I’ve been fascinated for some time — not obsessed, just fascinated — with the process of innovation. I like creating new things, but I also like to watch how others do it. Along the way I’ve seen the widespread assumption that some people are wired to innovate and some aren’t.
A column by Janet Rae-Dupree in this past Sunday’s New York Times, Eureka! It really does take years of hard work, does a nice job of unraveling that myth:
As humans, we want to believe that creativity and innovation come in flashes of pure brilliance, with great thunderclaps and echoing ahas. Innovators and other creative types, we believe, stand apart from the crowd, wielding secrets and magical talents beyond the rest of us.
Balderdash. Epiphany has little to do with either creativity or innovation. Instead, innovation is a slow process of accretion, building small insight upon interesting fact upon tried-and-true process.
In the newspaper business, we have the Newspaper Next initiative, which tends to get a lot of attention for its message of innovation around new products, new audiences and new advertisers. But that makes innovation sound like the job of the few, not the many. The more powerful message within Newspaper Next is that innovation can and should run through the whole organization.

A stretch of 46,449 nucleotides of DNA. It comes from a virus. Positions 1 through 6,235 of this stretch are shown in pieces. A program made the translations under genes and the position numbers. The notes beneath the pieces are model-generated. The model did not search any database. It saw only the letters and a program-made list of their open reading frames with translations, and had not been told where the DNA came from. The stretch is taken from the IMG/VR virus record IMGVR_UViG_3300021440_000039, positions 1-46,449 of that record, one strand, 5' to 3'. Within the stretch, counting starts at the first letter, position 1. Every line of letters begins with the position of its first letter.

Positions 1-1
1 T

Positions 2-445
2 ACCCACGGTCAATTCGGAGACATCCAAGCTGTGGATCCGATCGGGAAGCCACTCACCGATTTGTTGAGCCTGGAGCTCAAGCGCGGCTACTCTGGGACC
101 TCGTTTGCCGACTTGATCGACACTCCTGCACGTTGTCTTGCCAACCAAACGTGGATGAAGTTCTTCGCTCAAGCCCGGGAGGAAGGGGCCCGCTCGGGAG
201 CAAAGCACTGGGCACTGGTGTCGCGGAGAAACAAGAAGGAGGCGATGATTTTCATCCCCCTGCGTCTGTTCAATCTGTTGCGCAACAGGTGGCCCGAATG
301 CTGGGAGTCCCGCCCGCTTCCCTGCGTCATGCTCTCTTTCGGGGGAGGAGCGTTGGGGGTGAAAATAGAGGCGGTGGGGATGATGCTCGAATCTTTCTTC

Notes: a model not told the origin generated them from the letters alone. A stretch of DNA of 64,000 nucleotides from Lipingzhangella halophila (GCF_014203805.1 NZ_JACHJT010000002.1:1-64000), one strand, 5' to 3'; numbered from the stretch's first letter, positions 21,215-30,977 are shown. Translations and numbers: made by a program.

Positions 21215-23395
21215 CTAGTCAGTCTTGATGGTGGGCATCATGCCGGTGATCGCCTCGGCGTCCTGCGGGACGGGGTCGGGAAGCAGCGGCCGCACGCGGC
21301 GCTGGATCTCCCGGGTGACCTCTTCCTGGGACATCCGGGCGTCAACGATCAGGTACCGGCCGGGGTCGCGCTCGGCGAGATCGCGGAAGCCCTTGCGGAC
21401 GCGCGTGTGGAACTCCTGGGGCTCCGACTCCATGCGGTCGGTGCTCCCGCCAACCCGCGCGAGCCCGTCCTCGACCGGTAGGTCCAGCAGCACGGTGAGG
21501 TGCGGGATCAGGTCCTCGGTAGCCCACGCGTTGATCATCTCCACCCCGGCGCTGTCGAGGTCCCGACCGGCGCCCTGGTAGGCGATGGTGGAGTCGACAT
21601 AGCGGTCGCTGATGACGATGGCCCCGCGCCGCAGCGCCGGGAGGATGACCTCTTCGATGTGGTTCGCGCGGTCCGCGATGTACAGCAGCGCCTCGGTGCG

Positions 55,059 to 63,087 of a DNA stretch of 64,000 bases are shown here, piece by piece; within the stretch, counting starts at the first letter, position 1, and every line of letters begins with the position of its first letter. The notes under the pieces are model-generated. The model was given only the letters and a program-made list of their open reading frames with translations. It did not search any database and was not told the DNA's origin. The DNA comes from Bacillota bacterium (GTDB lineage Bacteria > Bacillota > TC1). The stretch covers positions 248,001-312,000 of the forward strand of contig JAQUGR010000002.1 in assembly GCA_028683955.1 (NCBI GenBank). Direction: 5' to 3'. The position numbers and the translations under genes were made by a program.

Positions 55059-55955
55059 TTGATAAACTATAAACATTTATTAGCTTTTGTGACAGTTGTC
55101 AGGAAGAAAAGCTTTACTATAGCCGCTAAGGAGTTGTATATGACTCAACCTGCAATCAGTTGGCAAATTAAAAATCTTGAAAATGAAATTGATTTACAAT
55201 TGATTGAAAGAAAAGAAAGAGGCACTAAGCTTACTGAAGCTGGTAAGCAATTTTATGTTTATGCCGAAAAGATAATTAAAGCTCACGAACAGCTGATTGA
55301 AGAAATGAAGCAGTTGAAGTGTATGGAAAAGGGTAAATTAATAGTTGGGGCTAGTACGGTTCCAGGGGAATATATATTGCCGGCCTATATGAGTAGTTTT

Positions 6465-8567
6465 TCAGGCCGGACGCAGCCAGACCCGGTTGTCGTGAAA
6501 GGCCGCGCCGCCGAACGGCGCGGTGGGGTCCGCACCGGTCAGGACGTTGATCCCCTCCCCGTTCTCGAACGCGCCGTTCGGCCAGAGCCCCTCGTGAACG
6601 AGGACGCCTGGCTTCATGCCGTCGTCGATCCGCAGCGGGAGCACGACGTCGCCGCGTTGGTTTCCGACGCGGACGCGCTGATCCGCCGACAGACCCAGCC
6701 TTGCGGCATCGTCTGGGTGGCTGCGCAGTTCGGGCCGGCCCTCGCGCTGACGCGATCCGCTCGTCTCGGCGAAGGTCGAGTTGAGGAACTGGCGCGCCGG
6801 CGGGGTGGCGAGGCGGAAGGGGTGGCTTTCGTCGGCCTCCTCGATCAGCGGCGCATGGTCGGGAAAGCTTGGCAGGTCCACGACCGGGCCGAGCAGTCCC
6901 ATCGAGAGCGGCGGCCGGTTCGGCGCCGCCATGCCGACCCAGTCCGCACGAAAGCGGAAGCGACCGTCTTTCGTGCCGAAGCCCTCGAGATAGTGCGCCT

How can that happen in the context of the existing daily newspaper product?
How about understanding what the core audience of the print newspaper needs (aka “jobs to be done”) and ruthlessly making it so. How many newspaper readers feel the newspaper is speaking to them? What would it take to make it so? What needs to be added? What could be jettisoned?
How many newspaper advertisers feel their sales reps are truly listening to them, understanding the jobs they need done, and proposing solutions? That’s a whole lot different than “selling” one more special section. Innovation means thinking differently about the customer relationship, not just selling.
Bottom line: Innovation is possible — and critical, at these times — in every area of our organizations. It most likely is the key to survival.
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